Posting Date: June 23, 2010

3-D design class creates “Intersection of Cultures”

Artwork installed in Social Sciences Building atrium

By Rochelle S. Wilson

"Intersection of Cultures" artwork on the donor wall of the Social Sciences Building atrium

Lizards lounge, dragons curl, and flowers sparkle in the “Intersection of Cultures.” The artwork, located on the donor wall of the Social Sciences Building atrium, was created by Assistant Professor Maria Sarmiento’s 3-D design class in the fall of 2008 to recognize financial contributors to the College of Humanities and Social Sciences.

When Sarmiento was asked to create the artwork, she knew immediately that it would be a student-focused project. She first proposed the project to the class and had the students brainstorm ideas. Students each submitted an idea, and those ideas were narrowed down to two main ones. Two teams were formed to create a model for each idea and the models were then taken to a committee in the College of Humanities and Social Sciences for selection. After the design was selected, many revisions were made as students submitted various aspects of the project for approval.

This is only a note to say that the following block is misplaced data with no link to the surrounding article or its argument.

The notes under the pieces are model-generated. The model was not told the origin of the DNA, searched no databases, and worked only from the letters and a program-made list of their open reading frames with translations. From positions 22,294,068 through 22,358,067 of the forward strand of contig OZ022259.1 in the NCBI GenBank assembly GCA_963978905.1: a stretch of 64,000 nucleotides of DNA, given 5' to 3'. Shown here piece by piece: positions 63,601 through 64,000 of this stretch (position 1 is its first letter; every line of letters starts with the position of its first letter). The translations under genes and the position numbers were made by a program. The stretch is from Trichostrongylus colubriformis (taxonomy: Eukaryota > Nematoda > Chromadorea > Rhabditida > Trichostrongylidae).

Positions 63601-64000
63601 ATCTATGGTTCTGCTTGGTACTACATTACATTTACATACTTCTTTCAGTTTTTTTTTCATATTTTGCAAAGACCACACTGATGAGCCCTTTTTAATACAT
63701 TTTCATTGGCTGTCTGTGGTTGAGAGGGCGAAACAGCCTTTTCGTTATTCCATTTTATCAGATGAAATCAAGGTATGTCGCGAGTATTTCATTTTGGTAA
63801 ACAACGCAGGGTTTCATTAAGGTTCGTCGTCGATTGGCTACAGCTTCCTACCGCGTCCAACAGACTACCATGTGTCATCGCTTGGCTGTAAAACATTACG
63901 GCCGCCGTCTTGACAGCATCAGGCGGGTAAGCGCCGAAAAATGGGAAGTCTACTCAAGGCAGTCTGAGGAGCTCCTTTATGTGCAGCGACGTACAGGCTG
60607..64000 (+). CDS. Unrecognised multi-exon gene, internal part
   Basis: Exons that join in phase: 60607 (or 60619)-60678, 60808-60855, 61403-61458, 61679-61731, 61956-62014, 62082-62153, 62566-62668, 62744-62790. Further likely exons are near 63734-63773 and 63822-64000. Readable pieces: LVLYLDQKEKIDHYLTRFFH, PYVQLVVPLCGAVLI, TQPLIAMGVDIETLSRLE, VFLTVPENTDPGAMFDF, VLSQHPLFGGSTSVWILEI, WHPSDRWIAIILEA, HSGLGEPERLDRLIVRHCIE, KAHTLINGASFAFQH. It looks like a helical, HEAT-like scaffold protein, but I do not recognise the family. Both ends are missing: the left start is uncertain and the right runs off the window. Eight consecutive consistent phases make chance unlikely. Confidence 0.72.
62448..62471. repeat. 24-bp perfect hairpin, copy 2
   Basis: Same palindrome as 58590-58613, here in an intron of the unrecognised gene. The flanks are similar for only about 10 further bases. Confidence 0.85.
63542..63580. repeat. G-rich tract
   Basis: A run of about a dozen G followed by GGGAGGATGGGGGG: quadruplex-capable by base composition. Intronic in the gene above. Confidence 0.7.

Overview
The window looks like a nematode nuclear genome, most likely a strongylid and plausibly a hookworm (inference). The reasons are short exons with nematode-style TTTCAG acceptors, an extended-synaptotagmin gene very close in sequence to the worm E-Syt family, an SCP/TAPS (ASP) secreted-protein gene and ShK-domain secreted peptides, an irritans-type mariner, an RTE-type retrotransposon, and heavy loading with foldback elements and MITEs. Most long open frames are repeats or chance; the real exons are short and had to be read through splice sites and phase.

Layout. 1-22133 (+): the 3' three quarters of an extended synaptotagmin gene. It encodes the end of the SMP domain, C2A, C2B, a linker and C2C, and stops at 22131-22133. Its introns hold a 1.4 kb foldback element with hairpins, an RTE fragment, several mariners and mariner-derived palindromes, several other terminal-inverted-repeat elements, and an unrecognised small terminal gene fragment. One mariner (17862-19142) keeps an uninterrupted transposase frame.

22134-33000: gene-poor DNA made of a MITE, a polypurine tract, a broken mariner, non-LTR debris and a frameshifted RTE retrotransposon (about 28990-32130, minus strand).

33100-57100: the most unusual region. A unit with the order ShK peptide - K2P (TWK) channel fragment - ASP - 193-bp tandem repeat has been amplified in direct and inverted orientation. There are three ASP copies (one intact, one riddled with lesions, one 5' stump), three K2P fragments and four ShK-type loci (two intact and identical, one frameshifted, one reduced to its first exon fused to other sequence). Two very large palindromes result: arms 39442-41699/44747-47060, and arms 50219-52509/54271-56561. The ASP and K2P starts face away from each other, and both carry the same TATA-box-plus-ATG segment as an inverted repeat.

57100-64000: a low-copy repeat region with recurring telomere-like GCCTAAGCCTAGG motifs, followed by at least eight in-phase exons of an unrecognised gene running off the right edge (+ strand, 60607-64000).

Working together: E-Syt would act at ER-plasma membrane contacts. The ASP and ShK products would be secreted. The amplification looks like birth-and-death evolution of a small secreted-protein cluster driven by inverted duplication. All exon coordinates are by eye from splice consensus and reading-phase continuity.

Sarmiento notes that this is exactly what happens in public art, and that this was a good way for students to “get their feet wet.” Visual arts junior Bradley Lewis says, “This project prepared me for approaching a client and taught me how to work on a site-specific project with a client. It taught me how to approach art in a more business-like way, which I thought was a wonderful aspect to the project.”

Students created every aspect of the artwork, from the original sketches to the final product. The majority of the materials were recyclables. Sarmiento collected materials from nearly every building on campus, and the students brought objects from their dorms and items they had been collecting. They collaborated on the design by giving each other feedback as to what could be used and where. Lewis comments, “It was fun experimenting and seeing what worked and what didn’t work. And I really enjoyed working with other people.”

The project had two main goals: to create art for the donor wall and to provide students with some real-world design experience. Sarmiento says, “The project was successful in the sense that it was very well done, it was approved the way the client wanted it, and it’s something that the donors can be proud of when they come.”

 

 

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